Three years and millions of dollars later, litigation stemming from an altercation between Washtenaw County Sheriff's deputies and two brothers in Ypsilanti Township may be settled.
The Washtenaw County Board of Commissioners will be asked Wednesday night to approve a $1.375 million settlement agreement to end two lawsuits connected to the incident - one filed by Bruce Lee, and another filed by Beatrice McKeown, his mother.
But that doesn't mean the case is over. The county still faces another lawsuit from three of the officers involved in the incident - and they remain on paid administrative leave pending the outcome of an internal investigation.
The lawsuits stem from the night of June 1, 2006, when Clifton "Pete" Lee Jr., 45, died of asphyxiation at the bottom of a pile of Washtenaw County Sheriff's deputies trying to restrain him. Bruce Lee said he was beaten by deputies that night in a separate but related incident.
The county previously settled another lawsuit with the estate of Clifton Lee for $4 million.
"We're still dealing with the aftermath of that night," Sheriff Jerry Clayton said today. "But moving forward, what we're trying to do right now in the sheriff's office is not allow ourselves to be defined by the incident on that night in 2006."
The county's attorney and administrative staff said in a resolution up for board approval Wednesday that they believe it's in the county's best interest to settle the lawsuits. The board will meet at 6:30 p.m. in the administration building at 220 N. Main St. in downtown Ann Arbor.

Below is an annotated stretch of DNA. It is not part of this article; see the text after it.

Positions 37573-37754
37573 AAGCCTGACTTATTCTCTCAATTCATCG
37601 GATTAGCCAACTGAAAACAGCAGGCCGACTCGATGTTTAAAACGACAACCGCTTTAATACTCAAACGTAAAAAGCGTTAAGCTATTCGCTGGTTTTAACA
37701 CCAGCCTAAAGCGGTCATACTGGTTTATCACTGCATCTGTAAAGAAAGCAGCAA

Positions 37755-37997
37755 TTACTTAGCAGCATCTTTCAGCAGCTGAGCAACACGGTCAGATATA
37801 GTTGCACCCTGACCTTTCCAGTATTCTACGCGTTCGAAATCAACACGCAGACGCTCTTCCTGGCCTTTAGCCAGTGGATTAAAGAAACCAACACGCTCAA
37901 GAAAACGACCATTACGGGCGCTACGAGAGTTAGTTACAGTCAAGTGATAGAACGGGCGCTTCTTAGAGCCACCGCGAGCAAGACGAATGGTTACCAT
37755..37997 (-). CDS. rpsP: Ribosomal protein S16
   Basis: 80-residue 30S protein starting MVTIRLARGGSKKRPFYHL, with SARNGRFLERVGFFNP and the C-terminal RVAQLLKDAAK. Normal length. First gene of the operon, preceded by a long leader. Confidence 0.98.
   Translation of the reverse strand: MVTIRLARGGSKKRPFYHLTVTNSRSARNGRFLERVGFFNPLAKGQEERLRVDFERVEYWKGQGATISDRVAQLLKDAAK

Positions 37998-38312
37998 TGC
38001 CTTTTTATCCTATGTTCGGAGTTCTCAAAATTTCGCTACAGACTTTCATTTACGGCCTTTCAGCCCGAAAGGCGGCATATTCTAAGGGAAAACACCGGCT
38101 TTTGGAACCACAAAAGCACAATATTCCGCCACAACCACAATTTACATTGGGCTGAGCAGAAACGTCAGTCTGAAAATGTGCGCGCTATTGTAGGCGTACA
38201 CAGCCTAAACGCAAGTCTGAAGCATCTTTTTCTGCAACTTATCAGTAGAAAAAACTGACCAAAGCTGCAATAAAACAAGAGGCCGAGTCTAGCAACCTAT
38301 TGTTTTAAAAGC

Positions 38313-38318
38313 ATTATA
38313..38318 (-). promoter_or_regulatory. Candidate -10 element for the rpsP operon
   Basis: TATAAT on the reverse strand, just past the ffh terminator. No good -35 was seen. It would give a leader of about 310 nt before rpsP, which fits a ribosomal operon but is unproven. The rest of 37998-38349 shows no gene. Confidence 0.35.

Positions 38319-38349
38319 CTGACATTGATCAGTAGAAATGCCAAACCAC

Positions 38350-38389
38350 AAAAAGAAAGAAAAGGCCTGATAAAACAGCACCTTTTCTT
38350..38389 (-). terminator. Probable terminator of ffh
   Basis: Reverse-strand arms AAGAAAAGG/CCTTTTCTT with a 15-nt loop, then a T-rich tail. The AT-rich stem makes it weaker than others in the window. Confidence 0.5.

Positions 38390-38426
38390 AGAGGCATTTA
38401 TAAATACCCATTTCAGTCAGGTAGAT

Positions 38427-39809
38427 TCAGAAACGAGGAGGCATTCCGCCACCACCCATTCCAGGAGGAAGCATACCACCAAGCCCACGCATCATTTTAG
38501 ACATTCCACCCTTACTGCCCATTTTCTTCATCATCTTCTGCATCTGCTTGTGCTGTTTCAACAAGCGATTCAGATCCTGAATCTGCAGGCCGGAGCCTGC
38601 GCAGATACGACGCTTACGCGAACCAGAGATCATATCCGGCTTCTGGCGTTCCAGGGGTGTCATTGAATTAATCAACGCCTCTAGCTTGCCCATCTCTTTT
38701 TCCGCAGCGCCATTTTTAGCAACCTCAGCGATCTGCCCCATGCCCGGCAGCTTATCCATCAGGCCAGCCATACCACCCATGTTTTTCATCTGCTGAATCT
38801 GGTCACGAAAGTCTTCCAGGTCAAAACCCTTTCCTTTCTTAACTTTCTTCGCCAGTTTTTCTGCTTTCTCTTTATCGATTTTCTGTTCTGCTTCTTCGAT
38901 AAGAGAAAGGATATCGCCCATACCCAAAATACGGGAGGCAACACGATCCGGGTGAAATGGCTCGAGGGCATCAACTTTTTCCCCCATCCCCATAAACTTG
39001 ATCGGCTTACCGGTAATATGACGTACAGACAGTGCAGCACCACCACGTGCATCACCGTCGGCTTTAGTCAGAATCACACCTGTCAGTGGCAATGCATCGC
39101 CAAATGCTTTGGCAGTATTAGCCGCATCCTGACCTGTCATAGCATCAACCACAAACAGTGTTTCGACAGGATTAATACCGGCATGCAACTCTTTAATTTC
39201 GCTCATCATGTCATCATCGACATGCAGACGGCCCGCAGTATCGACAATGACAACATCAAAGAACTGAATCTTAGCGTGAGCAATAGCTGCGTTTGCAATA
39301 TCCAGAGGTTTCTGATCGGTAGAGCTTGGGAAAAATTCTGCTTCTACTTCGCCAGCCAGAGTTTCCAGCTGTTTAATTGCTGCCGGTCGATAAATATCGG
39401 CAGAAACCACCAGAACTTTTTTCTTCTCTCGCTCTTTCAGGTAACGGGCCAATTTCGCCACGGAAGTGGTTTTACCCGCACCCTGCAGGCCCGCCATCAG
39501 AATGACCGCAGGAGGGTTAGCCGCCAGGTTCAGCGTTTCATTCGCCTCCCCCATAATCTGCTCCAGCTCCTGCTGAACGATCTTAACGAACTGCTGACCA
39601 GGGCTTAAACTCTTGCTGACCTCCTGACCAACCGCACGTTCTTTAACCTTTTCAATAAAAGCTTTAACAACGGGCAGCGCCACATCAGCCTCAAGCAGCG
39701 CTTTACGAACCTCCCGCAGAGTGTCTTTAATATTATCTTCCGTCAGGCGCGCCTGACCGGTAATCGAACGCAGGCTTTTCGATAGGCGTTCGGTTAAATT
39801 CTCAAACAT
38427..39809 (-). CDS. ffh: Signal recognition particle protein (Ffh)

Clayton, who took over as sheriff earlier this year, released videos
showing the violent confrontations between sheriff's deputies and the two Ypsilanti Township brothers in 2006.
A number of deputies were involved in physical altercations with the Lee brothers in the West Willow neighborhood after the brothers intervened in a traffic stop involving their nephew.
Three of the officers involved in the incident were federally indicted
on civil rights charges; two were acquitted
in the case involving Clifton Lee, and the third pleaded guilty
to civil rights violations in the incident involving Bruce Lee.
Three separate lawsuits were filed by the Lee family against the county, the county sheriff and individual county defendants as a result, with the family alleging police brutality.
The incident occurred under former Sheriff Dan Minzey.
Clayton, who defeated Minzey in the 2008 election and took office in January, said the county's internal investigation of what happened that night is still pending.
Clayton said his department is already working to put in place some of the non-monetary demands being made by the Lee family as part of the settlement, including better training of sheriff’s deputies as it relates to community engagement and dealing with people of diverse backgrounds. The Lees are black, and all but one of the officers involved are white.